In order to discover the limits of possible we must leap beyond it and into the impossible. As the mobility and transportation concept continues to go through significant paradigm shift, new ideas are emerging to provide more flexibility, economic advantage and more importantly ecological and time saving solutions for our ever so crowded, metal filled world. 30 plus years ago, when a dealer could sell a car for just about any price it can get away with and maximize profit opportunities, business was great. Over the years with price and cost information shared over the internet, manufacturers’ margin reductions to control transaction prices, volume driven performance bonuses, all contributed to a cut throat new car industry for the dealers to survive. Now, if you don’t have a strong fixed operations and pre-owned sales business, you are destined to fail by relying on new vehicle sales.

Subscription model was a brilliant solution that the manufacturers came up with to end price wars and still get away with not getting caught in the price fixing laws. You can go on to a manufacturer’s web-site, select what you want and find out exactly what it would cost to drive that vehicle and under what ever circumstances that would also include just about everything from insurance to registration and to maintenance and repairs; in fact if it were an electric vehicle there would not be any fuel charge as well.

Since the introduction of the subscription model, dealers in skepticism have been fighting the concept in various states with fears of threat to the franchise system. Sinicism reigns supreme among car dealers, while the industry nears the end of an era that will perhaps completely eliminate human driven transportation in the next decade or so, concepts like subscription and ride share might be the last steps with manually driven vehicles going forward. If the dealer body as we know it today does not wake up and smell the coffee and welcome innovative ideas to keep going as far as they can, they are going to be extinct. In California, Indiana and New Jersey, State Assemblies either passed a bill to stop manufacturers from offering subscription model or they are in the process of blocking it. It makes no sense, why dealers would fight this. Instead, they should be working with their respective manufacturers to establish new relationships to enhance their business models to encourage the subscription concept.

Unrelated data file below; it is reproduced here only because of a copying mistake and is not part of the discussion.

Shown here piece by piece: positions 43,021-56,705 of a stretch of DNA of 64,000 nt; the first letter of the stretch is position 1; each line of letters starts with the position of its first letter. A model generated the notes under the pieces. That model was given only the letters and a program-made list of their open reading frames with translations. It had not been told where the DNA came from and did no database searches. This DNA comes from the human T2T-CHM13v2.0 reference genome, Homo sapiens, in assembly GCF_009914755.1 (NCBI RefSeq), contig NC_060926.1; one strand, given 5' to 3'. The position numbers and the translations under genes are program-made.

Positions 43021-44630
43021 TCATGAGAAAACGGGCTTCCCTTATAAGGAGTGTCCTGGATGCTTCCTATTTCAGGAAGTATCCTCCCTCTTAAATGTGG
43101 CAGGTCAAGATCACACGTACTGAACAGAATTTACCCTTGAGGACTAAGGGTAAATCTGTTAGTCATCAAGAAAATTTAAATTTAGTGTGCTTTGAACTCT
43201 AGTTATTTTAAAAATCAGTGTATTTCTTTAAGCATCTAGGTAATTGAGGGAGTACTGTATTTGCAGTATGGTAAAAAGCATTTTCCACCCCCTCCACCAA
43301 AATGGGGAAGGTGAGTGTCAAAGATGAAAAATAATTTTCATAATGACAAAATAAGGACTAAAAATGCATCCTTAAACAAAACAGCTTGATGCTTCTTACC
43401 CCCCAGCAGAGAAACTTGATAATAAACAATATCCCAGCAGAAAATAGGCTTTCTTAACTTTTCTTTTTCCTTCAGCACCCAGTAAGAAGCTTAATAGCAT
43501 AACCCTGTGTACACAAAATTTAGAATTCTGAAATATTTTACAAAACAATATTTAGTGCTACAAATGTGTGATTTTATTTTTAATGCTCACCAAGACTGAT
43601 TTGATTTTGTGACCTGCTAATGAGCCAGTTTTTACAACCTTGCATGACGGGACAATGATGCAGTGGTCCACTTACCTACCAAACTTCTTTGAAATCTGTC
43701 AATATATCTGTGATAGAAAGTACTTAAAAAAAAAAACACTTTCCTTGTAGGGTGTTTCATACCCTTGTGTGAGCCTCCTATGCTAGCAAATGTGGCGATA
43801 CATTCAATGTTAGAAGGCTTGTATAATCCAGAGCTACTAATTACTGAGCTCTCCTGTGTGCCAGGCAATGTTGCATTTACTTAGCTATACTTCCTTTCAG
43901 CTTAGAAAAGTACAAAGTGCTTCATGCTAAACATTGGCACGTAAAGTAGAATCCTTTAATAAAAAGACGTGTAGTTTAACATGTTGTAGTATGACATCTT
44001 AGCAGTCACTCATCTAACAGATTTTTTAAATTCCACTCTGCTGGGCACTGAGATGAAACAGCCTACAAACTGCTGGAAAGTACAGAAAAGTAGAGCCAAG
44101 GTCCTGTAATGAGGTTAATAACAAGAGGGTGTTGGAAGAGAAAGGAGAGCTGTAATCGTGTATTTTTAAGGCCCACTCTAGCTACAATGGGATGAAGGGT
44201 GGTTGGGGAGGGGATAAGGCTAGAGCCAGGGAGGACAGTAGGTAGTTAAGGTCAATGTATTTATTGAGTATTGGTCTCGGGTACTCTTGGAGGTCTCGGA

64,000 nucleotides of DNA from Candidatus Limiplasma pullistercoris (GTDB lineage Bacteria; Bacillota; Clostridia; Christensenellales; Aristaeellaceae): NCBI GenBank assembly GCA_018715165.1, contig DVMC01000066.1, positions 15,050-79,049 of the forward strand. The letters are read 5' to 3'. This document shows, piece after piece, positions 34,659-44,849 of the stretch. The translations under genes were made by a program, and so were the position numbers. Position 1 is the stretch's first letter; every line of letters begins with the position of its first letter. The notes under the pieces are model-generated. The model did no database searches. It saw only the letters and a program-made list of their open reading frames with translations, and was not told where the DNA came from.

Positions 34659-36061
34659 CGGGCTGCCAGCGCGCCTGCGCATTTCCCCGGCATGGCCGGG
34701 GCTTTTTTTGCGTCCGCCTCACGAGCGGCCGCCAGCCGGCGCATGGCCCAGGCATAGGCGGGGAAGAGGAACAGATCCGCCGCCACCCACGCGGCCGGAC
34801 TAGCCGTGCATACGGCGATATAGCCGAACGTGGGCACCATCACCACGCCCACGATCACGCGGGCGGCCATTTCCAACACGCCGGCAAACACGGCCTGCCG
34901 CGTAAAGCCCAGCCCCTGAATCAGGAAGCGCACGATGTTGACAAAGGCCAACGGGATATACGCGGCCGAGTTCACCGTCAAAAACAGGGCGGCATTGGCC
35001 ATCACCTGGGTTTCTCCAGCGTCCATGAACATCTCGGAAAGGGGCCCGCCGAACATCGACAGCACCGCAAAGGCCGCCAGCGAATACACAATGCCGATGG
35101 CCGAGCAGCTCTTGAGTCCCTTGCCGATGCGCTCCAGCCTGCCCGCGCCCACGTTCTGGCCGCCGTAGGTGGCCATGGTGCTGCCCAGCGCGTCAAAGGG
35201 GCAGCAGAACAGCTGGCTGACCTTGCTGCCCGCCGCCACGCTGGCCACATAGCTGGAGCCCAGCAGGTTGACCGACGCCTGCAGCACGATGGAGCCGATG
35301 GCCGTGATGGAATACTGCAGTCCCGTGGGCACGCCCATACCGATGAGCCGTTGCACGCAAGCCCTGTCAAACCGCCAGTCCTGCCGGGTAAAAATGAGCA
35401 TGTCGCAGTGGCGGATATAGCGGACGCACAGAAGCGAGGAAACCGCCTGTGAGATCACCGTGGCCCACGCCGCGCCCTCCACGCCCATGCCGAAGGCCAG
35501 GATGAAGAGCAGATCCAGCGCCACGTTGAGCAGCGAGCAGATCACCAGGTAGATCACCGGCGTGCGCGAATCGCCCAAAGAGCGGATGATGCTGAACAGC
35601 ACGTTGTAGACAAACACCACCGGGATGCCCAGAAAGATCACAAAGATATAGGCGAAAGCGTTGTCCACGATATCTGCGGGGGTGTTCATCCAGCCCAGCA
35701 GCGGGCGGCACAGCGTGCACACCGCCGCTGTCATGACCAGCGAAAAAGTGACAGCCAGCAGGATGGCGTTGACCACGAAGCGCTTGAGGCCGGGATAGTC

If organized properly, subscription model will not only take anything away from the car dealers but it will in fact improve their profitability well beyond the struggles they go through today. If you assume for a moment, that on an average a dealer needs to make about $3,000 per unit retailed gross profit all in, in order to stay profitable and prosper, all they need to do is figure out what it would take for them to earn as a margin to deliver a subscription vehicle to a customer from their inventory. While this model provides a one stop shopping concept for all of the ancillary products that are involved in a conventional vehicle sales or leasing including vehicle service contracts and gap insurance, it would also potentially eliminate a lot of the overhead that dealers incur today. They no longer would need a conventional finance department, no sales staff including managers, a much simpler marketing and advertising strategy, and even no business development department. Cost savings involved operationally given that they receive sufficient compensation to deliver these subscription vehicles to customers, are substantial and will directly impact their bottom lines. Additionally, almost without exception, dealers would have a much greater control of their own primary market areas and pump in pump out practices would cease.

Needless to say, the entire philosophy of being a car dealer would transform from being a scale based metal moving to customer service focused practices in order to remain effectively in business. Dealers would no longer struggle to sell service to retail customers since all the work required including all of the maintenances would be reimbursed by the respective manufacturers.

So do yourselves a favor, instead of fighting a change which will take place anyway, work with your dealer council to hammer out an agreeable margin for the subscribed vehicles and have them delivered only through retail dealerships and from your inventory. Alert your NADA representatives to take the same course of action with their respective manufacturer relations staff. Franchise system should not be allowed to turn into a flesh eating monster in the interest of protecting what we have today since in due time it will have no value if we don’t initiate a massive transformation of our business models.

I would like to hear from you regarding your comments and perhaps try to shed a bit more and specific light in your individual circumstances.

I look forward to hearing from you,